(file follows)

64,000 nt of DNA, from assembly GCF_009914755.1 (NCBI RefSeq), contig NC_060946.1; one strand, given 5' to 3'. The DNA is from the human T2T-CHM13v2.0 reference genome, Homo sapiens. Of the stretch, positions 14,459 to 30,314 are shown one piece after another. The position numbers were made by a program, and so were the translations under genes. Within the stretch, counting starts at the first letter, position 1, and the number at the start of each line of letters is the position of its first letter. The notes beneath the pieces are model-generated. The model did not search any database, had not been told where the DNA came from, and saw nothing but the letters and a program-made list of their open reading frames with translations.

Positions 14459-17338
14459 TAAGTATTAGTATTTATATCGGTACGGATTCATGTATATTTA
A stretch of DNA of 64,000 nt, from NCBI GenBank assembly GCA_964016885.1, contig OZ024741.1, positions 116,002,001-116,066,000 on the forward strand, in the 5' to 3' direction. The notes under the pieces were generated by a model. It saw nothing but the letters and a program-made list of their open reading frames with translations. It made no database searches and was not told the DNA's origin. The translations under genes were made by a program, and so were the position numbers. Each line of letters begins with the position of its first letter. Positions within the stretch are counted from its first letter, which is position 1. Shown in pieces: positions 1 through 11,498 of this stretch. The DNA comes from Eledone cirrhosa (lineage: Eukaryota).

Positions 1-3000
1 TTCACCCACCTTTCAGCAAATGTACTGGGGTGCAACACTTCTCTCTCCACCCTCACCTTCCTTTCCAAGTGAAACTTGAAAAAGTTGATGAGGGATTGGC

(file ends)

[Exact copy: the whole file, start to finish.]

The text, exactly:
64,000 nt of DNA, from assembly GCF_009914755.1 (NCBI RefSeq), contig NC_060946.1; one strand, given 5' to 3'. The DNA is from the human T2T-CHM13v2.0 reference genome, Homo sapiens. Of the stretch, positions 14,459 to 30,314 are shown one piece after another. The position numbers were made by a program, and so were the translations under genes. Within the stretch, counting starts at the first letter, position 1, and the number at the start of each line of letters is the position of its first letter. The notes beneath the pieces are model-generated. The model did not search any database, had not been told where the DNA came from, and saw nothing but the letters and a program-made list of their open reading frames with translations.

Positions 14459-17338
14459 TAAGTATTAGTATTTATATCGGTACGGATTCATGTATATTTA
A stretch of DNA of 64,000 nt, from NCBI GenBank assembly GCA_964016885.1, contig OZ024741.1, positions 116,002,001-116,066,000 on the forward strand, in the 5' to 3' direction. The notes under the pieces were generated by a model. It saw nothing but the letters and a program-made list of their open reading frames with translations. It made no database searches and was not told the DNA's origin. The translations under genes were made by a program, and so were the position numbers. Each line of letters begins with the position of its first letter. Positions within the stretch are counted from its first letter, which is position 1. Shown in pieces: positions 1 through 11,498 of this stretch. The DNA comes from Eledone cirrhosa (lineage: Eukaryota).

Positions 1-3000
1 TTCACCCACCTTTCAGCAAATGTACTGGGGTGCAACACTTCTCTCTCCACCCTCACCTTCCTTTCCAAGTGAAACTTGAAAAAGTTGATGAGGGATTGGC